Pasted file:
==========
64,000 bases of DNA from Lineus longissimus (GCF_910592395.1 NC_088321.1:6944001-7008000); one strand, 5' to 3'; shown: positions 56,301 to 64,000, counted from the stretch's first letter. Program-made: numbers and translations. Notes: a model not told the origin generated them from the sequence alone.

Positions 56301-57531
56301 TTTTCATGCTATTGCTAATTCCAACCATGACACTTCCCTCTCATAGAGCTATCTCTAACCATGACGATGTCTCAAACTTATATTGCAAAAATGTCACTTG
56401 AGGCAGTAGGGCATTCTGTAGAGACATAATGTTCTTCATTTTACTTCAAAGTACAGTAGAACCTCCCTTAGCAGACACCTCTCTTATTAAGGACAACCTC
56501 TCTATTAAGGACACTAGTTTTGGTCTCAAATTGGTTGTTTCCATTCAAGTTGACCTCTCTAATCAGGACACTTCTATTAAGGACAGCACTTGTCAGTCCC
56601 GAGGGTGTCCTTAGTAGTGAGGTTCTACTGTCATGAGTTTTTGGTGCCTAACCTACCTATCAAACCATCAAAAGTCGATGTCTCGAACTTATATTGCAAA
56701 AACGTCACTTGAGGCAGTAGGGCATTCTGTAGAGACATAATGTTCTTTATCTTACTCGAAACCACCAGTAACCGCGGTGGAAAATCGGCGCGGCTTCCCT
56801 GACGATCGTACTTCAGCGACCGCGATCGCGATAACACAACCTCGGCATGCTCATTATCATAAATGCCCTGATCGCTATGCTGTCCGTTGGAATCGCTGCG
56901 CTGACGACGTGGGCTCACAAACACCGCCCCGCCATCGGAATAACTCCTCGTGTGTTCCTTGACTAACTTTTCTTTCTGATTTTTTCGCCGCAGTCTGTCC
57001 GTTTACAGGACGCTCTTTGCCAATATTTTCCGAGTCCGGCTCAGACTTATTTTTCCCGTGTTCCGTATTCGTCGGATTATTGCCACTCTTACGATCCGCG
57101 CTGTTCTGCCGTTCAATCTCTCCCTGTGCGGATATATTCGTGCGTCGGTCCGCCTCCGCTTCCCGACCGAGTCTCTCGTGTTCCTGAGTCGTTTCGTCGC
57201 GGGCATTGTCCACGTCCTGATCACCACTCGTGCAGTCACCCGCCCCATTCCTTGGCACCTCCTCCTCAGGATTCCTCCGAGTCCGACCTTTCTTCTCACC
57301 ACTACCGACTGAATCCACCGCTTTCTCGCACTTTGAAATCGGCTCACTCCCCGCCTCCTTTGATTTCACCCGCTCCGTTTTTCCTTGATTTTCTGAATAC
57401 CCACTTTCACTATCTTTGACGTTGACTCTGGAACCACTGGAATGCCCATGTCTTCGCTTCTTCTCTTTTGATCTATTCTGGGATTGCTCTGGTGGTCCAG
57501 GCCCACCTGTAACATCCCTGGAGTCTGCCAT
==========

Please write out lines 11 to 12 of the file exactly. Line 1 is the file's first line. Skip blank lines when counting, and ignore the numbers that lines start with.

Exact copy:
57101 CTGTTCTGCCGTTCAATCTCTCCCTGTGCGGATATATTCGTGCGTCGGTCCGCCTCCGCTTCCCGACCGAGTCTCTCGTGTTCCTGAGTCGTTTCGTCGC
57201 GGGCATTGTCCACGTCCTGATCACCACTCGTGCAGTCACCCGCCCCATTCCTTGGCACCTCCTCCTCAGGATTCCTCCGAGTCCGACCTTTCTTCTCACC